Will Filipinos learn Baybayin after Amaya?

In Amaya episode 103 (a Philippine fictional historical period drama), the main character (Amaya) teaches the pre-Filipino script. While there’s some room for improvement it’s good to see Baybayin in the mainstream.

Fans of the TV show raved about the episode but will they actually take the effort to learn Baybayin?

9 thoughts on “Will Filipinos learn Baybayin after Amaya?

  1. I’ve been away from the Philippines since my teenhood and due to that long absence most of the Philippine history has long been gone in my memory.   This babaybayin is very strange to me but it seems very interesting to learn, it is somewhat similar to arabic writing, is there any connection?

  2. I am so happy that Baybayin was partly tackled in Amaya….and now i am religiously trying to learn our prehispanic scripts….

  3. The letters do have curly shapes that kind of remind people of the shapes of some Arabic letters, but any connection is in the really really distant past. Baybayin is definitely closely related to scripts from India and to some extent other southeast Asian scripts, and doesn’t show any relationship to Arabic. It never even borrowed letters or other signs from Arabic like some of the Indonesian scripts eventually did.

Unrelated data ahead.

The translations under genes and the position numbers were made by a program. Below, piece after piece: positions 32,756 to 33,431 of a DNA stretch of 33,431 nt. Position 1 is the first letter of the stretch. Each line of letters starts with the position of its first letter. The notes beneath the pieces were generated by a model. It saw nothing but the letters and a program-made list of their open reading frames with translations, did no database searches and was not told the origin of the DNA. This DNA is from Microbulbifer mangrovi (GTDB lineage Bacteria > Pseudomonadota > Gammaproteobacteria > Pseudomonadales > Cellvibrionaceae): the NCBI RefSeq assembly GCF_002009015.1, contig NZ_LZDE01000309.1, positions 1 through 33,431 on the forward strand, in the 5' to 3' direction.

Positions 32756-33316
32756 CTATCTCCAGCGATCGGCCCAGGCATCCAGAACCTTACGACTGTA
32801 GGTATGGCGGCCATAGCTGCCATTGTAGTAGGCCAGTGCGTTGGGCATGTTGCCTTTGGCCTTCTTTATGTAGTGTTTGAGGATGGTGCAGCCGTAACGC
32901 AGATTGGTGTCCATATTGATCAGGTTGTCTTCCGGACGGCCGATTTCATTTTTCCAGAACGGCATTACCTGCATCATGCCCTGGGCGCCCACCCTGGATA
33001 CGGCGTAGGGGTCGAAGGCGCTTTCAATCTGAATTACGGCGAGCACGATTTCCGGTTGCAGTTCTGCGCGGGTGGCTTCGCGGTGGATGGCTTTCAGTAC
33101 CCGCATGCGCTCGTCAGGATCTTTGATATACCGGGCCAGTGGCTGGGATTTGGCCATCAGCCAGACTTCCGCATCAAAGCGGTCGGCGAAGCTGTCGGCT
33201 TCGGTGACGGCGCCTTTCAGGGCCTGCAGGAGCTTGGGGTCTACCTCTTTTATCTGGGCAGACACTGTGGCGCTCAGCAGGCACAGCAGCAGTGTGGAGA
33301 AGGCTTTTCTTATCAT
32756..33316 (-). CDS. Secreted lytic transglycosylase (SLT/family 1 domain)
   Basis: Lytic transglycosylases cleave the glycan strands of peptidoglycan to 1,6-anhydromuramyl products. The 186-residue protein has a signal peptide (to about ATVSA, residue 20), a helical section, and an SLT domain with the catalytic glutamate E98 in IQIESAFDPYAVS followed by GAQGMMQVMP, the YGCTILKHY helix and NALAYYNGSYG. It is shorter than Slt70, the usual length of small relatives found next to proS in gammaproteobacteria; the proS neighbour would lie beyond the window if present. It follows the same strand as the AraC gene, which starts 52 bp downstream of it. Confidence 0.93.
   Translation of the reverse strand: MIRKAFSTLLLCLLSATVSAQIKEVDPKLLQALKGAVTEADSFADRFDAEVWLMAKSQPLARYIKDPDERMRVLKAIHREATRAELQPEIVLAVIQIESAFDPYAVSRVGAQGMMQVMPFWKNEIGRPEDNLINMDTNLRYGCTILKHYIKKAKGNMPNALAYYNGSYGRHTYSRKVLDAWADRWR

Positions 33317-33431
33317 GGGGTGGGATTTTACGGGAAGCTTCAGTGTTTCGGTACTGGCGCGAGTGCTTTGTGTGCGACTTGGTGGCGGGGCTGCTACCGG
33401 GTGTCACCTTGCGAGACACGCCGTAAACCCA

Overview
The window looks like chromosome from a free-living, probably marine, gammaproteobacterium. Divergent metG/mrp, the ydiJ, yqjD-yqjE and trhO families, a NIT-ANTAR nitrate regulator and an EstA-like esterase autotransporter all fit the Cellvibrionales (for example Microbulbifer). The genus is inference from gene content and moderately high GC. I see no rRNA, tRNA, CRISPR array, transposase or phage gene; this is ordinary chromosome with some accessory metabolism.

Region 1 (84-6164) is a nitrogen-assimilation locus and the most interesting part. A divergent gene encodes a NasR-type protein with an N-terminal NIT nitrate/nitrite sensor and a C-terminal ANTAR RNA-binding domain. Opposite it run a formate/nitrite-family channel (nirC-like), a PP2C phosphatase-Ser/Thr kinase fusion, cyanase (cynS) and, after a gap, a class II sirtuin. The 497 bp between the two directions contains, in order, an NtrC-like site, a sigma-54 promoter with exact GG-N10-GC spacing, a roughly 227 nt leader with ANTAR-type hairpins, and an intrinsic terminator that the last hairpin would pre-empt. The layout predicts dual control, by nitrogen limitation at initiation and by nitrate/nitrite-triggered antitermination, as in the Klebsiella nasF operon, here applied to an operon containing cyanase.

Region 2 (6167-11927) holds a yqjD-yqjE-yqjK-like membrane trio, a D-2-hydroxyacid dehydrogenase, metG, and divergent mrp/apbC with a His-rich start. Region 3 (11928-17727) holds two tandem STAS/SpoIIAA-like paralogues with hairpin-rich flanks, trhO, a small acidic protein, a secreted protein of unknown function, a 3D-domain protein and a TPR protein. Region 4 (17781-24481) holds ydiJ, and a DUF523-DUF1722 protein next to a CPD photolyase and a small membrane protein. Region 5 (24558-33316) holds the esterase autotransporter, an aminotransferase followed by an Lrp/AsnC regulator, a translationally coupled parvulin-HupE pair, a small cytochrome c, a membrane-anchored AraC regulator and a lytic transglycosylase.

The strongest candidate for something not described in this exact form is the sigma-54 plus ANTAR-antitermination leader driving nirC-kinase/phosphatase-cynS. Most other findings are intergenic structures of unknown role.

4. You’re right Chris (Miller), Arabic scripts are written from right to left and not left to right. Besides where are the arabic/hindu numerals? How about the Vijay kingdom? Its connection with the word Visaya or Visayan or more like a Vijayan, meaning people of Vijayan kingdom of India. Definitely Baybayin is closed to Indian scripts.

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